I want you to find the nearest bag of potato chips. Hint – if you can reach it without leaving your computer chair, that’s a bad thing. Now, read the ingredients list. Unless your potato chips are the super-swank high-end organic kind, I’d bet dollars to donuts that somewhere in that list is either vegetable oil or cottonseed oil. Hint #2 – if it says “vegetable oil”, then quite likely it’s cottonseed oil, at least in part.
Next step, think about this, and it’s not a trick question – when was the last time you ate a shirt?
You’ve probably eaten cottonseed oil a great deal, though, without even realizing it. It’s now one of the standards for frying potato chips because of its high smoke point, mild flavour, long shelf life and low price. If you’ve eaten pastry made with Crisco shortening, you’ve eaten cottonseed oil, although the packaging only lists vegetable oil, and you have to dig hard and deep on the Crisco website to find an ingredients list.
Wikipedia offers the following description of cottonseed oil…
Cottonseed oil is a vegetable oil extracted from the seeds of the cotton plant after the cotton lint has been removed. It must be refined to remove gossypol, a naturally occurring toxin that protects the cotton plant from insect damage. Therefore, unrefined cottonseed oil is sometimes used as a pesticide. Cottonseed oil in its natural unhydrogenated state has no cholesterol and does not contain trans fatty acids. However, it does contain over 50% Omega-6 fatty acids and only trace amounts of Omega-3 fatty acids, and the imbalance is considered unhealthy if not used in moderation or balanced elsewhere in the diet. Further, these polyunsaturated fats can potentially go rancid during the extraction process.
Cottonseed oil is commonly used in manufacturing potato chips and other snack foods. Along with soybean oil, it is very often partially or fully hydrogenated. The growing consensus is that in hydrogenated (trans fat) from these oils are very unhealthy. Cottonseed oil was the first oil to be hydrogenated in mass production, originally intended for candle production, and soon also as a food (as Crisco). In part because regulations apply differently to non-food crops, it has also been suggested that cottonseed oil may be highly contaminated with pesticide residues, but insufficient testing has been done . Cotton (oil) is also one of the big four (soy, corn, rapeseed/Canola, and cotton) genetically modified crops grown around the world.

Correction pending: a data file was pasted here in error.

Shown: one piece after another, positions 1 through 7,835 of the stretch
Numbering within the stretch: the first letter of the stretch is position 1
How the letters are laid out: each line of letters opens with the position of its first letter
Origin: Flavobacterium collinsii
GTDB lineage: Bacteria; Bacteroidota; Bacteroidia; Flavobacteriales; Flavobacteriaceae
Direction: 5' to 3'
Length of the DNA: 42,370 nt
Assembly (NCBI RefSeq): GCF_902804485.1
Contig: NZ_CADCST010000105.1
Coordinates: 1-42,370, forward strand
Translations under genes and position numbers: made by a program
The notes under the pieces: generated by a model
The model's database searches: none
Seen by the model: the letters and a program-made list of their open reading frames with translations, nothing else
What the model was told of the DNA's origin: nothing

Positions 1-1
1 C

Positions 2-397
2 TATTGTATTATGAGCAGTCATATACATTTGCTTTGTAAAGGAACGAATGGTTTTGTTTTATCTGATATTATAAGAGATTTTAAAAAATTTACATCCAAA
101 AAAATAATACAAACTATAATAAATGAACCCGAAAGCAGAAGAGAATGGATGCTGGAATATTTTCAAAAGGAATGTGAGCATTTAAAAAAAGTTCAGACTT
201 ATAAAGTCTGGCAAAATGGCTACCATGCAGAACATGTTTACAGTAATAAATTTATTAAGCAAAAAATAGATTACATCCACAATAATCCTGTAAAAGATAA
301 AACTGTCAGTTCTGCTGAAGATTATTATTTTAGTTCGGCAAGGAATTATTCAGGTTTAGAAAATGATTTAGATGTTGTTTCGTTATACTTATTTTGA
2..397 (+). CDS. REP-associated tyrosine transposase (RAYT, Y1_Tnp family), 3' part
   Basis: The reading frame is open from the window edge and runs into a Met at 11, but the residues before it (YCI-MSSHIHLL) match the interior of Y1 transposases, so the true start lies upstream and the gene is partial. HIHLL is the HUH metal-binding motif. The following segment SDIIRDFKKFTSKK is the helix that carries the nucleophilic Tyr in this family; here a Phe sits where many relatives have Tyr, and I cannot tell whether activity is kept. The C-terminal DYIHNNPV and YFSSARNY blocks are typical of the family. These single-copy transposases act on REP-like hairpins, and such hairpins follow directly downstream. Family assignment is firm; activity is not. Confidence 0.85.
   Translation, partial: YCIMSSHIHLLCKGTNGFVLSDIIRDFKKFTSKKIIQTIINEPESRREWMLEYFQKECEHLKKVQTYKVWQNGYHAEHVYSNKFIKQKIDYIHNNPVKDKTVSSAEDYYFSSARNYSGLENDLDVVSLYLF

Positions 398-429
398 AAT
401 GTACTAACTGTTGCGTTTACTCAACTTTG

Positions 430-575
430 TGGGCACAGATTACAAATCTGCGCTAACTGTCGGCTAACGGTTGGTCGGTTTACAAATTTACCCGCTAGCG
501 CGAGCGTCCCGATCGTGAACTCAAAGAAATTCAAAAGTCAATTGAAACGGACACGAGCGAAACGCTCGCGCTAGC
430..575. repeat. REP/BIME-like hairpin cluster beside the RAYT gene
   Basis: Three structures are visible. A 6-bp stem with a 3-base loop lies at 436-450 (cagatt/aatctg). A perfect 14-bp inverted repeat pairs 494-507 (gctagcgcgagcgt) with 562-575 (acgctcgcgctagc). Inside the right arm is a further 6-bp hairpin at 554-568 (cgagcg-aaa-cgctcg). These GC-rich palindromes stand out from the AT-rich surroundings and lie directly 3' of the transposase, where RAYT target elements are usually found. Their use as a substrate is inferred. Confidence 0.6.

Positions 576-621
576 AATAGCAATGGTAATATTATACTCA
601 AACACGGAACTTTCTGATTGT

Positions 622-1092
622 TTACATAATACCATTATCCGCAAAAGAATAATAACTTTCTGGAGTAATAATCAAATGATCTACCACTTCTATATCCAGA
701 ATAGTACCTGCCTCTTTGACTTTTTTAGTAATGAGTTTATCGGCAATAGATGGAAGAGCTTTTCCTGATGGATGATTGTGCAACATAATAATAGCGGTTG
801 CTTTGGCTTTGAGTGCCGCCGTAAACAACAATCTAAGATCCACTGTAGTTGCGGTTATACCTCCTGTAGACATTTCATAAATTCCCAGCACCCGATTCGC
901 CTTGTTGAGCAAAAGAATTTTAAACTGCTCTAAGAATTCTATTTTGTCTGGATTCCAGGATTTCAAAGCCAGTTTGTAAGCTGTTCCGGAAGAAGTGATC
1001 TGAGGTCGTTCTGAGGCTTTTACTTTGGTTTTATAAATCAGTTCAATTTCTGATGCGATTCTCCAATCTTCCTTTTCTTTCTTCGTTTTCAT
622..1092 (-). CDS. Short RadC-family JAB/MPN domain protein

The National Cottonseed Products Association provides a list of 20 facts about cottonseed oil, although some of these facts are simply reworded versions of earlier facts in the list, but which are meant to show the consumer just how wonderful a product the stuff is. In fact, if you Google “cottonseed oil”, almost all the entries that appear are positive ones, created by groups like the NCPA to promote the sale and use of their product.
Do a Google search for “cottonseed oil pesticide”, though, and you get a very different view of what cottonseed oil is all about.
Because you don’t eat your shirts, cotton is still not considered a food crop. That cottonseed oil used on your potato chips is considered a waste product from the primary use of cotton, which is to make fabric. What this means is that cotton can be sprayed with a variety of pesticides, herbicides and fungicides that are illegal to spray on traditional food crops. The cottonseed industry claims that the pesticide residue is removed during the processing and cleaning, but pesticide residue has been found in cottonseed and cotton by-products. If you eat meat, you’re getting extra pesticide residue from cotton, as by-products including seeds and hulls (also known as “gin trash”) are often fed to livestock.
So let’s look at cottonseed oil again:
– low in saturated fat
– flavour stability
– high smoke point
– cheap to manufacturers
– almost exclusively genetically-modified
– sprayed with pesticides, herbicides and fungicides not permitted on food crops
– low in Omega3, therefore does not compare favourably to other oils
– fully or partially hydrogenated to preserve shelf life, which creates trans-fats
Compared to other oils out there, the pros of cottonseed oil are far outweighed by the cons. Other than via shortening products such as Crisco and some margarines, cottonseed oil is generally not available to the home cook, but is sold to manufacturers of snack foods because of its long shelf life, versatility and low price.
Consumers intent on avoiding GMOs and pesticides should make an extra effort to read and understand nutritional labels on packaged foods. If the ingredients include cottonseed oil or the generic “vegetable oil” (which translates to either a combination of oils that usually include cottonseed oil, or “whatever was cheapest”), put that package back on the shelf and find something else. Maybe even try making your own healthy versions of the snack foods you love so you can control both the quantity and quality of the fats that are included.